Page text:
Scotland (virtually) breaks away from the .UK!
One of the most important benefits of the new domain extensions is that cultural and national communities that claim independence without actually getting it can gain virtual independence using their own Top-Level Domain. With .SCOT, Scotland has definitely set a new trend.
Among the hundreds of new domain extensions that are or will soon be available for registration, many give a sense of identity to cultural and national communities. This autonomy has often been claimed for decades, or even centuries, but has never been obtained in the political structure in place. In other cases, people are not really claiming independence, but rather the recognition of a culture, based on language, shared cultural heritage or a geographical location.
The best examples are: .krd, for Iraqi Kurdistan; .irish, for Irish culture, spread by the many Irish communities all over the world; .frl, for the preservation of the Frisian language and culture; .cymru, for the Welsh culture and language...
Scotland seems to have become a figurehead for this (virtual) symbolic independence. In a referendum held in September 2014, citizens voted against independence from the United Kingdom (55% vs. 44%). However, since then, support for independence, and the Scottish National Party continued to grow. And now, the Scottish government has made a very important step forward.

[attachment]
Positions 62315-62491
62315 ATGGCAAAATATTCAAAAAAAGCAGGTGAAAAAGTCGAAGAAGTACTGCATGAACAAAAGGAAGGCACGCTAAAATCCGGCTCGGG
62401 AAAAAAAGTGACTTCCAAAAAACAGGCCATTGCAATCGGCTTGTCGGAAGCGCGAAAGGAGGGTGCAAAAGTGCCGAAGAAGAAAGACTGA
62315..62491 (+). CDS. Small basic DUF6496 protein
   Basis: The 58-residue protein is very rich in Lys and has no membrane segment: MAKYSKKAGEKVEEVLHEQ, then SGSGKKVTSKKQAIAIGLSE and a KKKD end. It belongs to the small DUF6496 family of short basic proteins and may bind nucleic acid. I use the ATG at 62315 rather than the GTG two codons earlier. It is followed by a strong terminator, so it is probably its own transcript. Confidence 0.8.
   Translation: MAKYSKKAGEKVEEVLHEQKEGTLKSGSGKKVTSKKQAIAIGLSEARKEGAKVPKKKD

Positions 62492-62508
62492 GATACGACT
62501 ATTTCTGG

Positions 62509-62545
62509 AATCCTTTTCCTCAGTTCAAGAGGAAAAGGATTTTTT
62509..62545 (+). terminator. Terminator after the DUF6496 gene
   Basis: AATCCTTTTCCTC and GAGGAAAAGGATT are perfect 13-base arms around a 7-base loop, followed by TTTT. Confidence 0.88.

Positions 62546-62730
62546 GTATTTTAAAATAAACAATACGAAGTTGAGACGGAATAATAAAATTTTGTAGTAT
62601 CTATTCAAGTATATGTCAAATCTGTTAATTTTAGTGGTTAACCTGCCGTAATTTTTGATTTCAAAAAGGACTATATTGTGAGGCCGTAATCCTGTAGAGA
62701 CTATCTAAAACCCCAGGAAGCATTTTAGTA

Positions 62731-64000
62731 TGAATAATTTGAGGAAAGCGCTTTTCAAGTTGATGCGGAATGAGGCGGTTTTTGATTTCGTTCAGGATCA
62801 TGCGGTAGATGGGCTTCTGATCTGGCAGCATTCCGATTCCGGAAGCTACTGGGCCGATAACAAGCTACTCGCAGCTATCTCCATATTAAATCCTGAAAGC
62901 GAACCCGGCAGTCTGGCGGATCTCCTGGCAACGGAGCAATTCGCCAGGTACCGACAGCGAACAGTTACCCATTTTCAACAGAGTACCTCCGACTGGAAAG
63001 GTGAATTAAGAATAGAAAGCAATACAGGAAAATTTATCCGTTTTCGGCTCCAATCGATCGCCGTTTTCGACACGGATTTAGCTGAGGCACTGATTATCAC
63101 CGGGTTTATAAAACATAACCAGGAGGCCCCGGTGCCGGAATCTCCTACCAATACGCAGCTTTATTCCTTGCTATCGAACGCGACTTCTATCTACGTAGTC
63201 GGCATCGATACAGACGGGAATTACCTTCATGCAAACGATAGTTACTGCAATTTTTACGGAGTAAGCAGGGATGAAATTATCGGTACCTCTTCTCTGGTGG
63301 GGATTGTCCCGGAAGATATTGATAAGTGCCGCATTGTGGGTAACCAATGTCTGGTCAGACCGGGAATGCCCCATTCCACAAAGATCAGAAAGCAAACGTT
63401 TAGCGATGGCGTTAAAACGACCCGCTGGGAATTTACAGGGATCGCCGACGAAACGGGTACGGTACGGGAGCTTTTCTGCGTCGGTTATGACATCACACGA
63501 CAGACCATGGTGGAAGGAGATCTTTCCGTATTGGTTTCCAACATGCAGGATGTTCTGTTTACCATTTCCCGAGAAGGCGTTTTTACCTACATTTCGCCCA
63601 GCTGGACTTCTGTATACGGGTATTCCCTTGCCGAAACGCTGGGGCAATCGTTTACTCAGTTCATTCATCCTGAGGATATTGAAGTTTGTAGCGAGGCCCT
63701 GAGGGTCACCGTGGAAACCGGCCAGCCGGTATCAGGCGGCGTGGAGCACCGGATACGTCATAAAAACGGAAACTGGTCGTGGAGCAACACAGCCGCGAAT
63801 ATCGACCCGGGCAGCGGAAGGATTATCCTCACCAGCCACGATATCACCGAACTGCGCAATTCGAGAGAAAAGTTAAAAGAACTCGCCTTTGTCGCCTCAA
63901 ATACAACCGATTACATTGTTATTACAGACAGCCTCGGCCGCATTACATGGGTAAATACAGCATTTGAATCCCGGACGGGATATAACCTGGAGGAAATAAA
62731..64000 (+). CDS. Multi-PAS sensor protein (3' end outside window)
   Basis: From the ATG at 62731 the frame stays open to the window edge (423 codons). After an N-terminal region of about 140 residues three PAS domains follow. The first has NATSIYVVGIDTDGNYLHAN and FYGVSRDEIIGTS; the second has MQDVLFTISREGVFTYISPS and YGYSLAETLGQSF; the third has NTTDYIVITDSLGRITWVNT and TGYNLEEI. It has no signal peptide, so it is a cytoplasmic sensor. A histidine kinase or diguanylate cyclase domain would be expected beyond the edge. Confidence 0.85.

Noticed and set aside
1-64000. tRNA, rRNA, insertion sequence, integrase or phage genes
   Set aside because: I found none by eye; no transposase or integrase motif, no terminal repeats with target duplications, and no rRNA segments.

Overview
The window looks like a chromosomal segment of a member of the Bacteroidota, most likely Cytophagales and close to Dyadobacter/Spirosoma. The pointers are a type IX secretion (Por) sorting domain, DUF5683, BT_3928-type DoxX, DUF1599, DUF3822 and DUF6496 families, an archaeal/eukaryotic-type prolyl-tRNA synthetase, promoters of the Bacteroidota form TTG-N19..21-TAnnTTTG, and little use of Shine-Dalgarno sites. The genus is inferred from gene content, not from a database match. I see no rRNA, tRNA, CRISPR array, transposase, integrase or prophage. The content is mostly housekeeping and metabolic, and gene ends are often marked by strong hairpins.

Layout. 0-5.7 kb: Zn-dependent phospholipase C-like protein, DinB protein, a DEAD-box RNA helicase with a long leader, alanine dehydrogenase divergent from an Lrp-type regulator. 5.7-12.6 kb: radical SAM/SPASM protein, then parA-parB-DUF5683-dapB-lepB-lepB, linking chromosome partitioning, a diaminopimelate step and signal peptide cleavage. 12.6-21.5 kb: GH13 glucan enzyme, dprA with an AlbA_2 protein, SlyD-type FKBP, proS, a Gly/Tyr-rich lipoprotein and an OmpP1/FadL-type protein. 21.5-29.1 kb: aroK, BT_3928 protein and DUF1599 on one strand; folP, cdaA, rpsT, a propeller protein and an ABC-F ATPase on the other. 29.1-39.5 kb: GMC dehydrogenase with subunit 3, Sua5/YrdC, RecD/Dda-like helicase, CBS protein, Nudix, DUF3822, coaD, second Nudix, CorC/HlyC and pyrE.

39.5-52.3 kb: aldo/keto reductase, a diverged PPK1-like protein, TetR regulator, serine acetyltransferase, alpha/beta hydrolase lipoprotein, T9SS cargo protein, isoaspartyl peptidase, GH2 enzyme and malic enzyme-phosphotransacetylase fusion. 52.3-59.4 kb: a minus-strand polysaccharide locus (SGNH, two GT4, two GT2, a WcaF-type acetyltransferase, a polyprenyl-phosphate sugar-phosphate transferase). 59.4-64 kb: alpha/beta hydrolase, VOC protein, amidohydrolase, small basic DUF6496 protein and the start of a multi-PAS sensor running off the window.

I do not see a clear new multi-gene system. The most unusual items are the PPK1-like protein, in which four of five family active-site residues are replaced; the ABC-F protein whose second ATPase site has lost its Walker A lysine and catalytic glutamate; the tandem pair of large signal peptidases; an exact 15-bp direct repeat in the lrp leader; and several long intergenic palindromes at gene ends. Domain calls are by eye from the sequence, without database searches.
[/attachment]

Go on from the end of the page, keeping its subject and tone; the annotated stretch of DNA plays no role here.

From now on, it will no longer use the .gov.uk web address and all the services will be transferred to the .scot TLD. “This will be a visible symbol of the Scottish Government’s online presence and our involvement with the Scottish communities from all over the world who choose to express their identity or affinity online”, said Deputy First Minister John Swinney.
A courageous move by the Scottish Government. After all, governments can indeed play a very important part in the credibility of a gTLD inspired by culture or a geographical location. Their support can lead to digital autonomy or independence, even if it cannot be obtained in the current political system.
This might set a good example for the Flemish government, which has not yet decided whether or not to transfer its own services, or at least the cultural aspects of its services, from the “fod.gov.be” umbrella domain, which sounds like a horrible piece of civil servant jargon, to a more user-friendly .vlaanderen address...